Nokia: 2011 going from bad to worse; Windows Phone 7 device in Q4

Summary:Nokia cut its second quarter and 2011 outlook as it struggles to fend off competition and is watching average selling prices for its devices tank.

Nokia on Tuesday cut its second quarter and 2011 outlook as it struggles to fend off competition and is watching average selling prices for its devices tank.

Conditions have unraveled for Nokia so quickly that the company said it can't give 2011 forecasts.

Also see: Nokia, RIM: Sidekicks walking through the valley of the shadow of death

These phones aren't selling.

The problem: Nokia is in limbo as it tries to sell Symbian based devices ahead of Windows Phone 7 devices in late 2011 and early 2012. Nokia confirmed that it will ship a Windows Phone 7 device in the fourth quarter. What's unknown is whether that device will be enough to salvage 2011 and give Nokia some confidence about 2012. In any case, Nokia is betting everything on Windows Phone. In the meantime, the company needs to sell you a few Symbian devices.

Nokia CEO Stephen Elop said:

"We recognize the need to deliver great mobile products, and therefore we must accelerate the pace of our transition. Our teams are aligned, and we have increased confidence that we will ship our first Nokia product with Windows Phone in the fourth quarter 2011."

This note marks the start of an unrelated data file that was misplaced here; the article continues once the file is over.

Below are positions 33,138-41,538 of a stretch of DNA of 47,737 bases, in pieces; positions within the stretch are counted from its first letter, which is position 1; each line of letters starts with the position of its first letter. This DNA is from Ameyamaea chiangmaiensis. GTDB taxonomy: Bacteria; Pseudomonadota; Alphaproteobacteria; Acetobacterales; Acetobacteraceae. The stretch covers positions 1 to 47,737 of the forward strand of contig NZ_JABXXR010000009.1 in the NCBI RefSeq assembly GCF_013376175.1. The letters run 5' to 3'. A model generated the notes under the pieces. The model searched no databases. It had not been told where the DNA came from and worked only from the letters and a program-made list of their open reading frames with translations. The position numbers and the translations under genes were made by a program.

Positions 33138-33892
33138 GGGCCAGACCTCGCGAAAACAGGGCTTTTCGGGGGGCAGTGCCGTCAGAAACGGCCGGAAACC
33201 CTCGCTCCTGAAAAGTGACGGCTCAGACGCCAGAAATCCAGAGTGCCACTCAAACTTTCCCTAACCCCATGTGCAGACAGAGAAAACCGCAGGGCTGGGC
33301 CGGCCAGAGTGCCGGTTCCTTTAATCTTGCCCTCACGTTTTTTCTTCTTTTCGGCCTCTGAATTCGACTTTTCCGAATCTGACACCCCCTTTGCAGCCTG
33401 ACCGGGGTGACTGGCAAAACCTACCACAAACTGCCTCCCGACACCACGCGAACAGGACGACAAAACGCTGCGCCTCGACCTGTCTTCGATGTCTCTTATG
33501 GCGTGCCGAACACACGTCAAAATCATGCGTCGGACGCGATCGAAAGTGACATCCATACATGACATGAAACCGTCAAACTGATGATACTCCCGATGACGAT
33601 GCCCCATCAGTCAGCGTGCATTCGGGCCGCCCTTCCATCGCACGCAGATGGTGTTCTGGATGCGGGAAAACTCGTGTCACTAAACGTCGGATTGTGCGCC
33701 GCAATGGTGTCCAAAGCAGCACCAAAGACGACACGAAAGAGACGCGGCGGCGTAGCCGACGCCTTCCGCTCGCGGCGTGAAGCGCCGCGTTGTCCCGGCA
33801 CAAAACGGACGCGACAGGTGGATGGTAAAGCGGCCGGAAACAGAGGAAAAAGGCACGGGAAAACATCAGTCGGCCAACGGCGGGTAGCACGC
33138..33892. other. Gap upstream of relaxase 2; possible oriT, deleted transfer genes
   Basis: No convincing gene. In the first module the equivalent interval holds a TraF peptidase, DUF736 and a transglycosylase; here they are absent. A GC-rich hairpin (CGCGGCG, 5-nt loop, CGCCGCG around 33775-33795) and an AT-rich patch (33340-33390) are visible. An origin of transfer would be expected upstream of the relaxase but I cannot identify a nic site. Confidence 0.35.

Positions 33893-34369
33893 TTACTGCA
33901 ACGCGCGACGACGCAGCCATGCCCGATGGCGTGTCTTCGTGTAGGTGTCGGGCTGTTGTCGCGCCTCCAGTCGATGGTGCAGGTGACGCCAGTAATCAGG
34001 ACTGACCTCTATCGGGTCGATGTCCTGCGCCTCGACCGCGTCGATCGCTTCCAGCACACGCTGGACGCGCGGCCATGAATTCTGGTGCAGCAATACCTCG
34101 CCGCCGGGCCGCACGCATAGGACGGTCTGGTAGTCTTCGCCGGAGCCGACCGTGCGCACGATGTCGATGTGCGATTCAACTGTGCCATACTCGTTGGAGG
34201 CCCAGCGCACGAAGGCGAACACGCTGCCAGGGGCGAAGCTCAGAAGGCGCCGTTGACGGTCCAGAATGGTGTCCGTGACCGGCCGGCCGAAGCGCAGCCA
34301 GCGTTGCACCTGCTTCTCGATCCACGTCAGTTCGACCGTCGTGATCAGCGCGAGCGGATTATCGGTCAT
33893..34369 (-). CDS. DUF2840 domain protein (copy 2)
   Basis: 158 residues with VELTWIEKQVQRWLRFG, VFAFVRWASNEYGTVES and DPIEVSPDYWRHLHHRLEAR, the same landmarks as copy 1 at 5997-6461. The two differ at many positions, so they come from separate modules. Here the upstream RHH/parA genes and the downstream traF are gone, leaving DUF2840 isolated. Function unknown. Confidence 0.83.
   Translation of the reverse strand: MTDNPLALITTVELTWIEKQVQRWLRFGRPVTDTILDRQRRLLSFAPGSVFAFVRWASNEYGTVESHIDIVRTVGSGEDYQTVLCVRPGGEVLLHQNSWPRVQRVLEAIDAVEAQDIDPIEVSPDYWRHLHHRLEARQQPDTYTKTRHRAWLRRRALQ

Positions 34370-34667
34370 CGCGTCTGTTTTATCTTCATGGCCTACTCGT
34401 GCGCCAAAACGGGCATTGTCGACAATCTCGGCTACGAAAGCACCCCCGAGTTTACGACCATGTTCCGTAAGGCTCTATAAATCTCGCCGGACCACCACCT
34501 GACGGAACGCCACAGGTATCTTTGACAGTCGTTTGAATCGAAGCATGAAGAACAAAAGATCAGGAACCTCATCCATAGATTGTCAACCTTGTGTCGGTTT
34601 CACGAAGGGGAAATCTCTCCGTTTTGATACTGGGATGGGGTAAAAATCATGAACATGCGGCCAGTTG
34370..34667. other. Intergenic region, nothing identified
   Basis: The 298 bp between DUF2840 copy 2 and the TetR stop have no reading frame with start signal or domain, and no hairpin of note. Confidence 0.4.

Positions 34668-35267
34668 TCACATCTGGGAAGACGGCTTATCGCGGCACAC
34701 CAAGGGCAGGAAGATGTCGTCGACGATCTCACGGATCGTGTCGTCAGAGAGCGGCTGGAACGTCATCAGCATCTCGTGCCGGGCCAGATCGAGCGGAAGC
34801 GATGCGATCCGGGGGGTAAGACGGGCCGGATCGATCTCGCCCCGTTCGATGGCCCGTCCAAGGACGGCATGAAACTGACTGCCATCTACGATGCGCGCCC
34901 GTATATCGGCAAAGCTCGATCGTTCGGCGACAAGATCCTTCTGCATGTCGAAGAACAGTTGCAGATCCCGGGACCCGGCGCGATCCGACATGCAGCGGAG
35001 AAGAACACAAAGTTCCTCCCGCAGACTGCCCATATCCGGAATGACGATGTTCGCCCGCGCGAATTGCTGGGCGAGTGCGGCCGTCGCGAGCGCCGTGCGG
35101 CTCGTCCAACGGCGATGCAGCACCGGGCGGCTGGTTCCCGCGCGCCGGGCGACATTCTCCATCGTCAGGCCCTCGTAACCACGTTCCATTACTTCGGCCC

In a statement, Nokia said that its devices and services unit will produce second quarter sales "substantially below its previously expected range of EUR 6.1 billion to EUR 6.6 billion for the second quarter 2011." Nokia said device volume is lower than expected and average selling prices are tanking.

Second quarter operating margins, which were already cut before, are now expected to "substantially below" the 6 percent to 9 percent range for the second quarter. Device sales are looking weak and Nokia said its operating margin "could be around breakeven."

For the year, Nokia said "it is no longer appropriate to provide annual targets for 2011."

As for fixing the situation, Nokia said it is working to add capabilities to its Symbian portfolio to boost sales. The problem with Symbian is that Nokia will move on to another OS soon. Nokia said it will up its retail marketing.

The company has already restructured, but more layoffs could be on tap given the severity of the outlook.


Nokia cuts 4,000 jobs; Symbian developers to land at Accenture

Topics: Microsoft, Enterprise Software, Mobility, Windows


Larry Dignan is Editor in Chief of ZDNet and SmartPlanet as well as Editorial Director of ZDNet's sister site TechRepublic. He was most recently Executive Editor of News and Blogs at ZDNet. Prior to that he was executive news editor at eWeek and news editor at Baseline. He also served as the East Coast news editor and finance editor at CN... Full Bio

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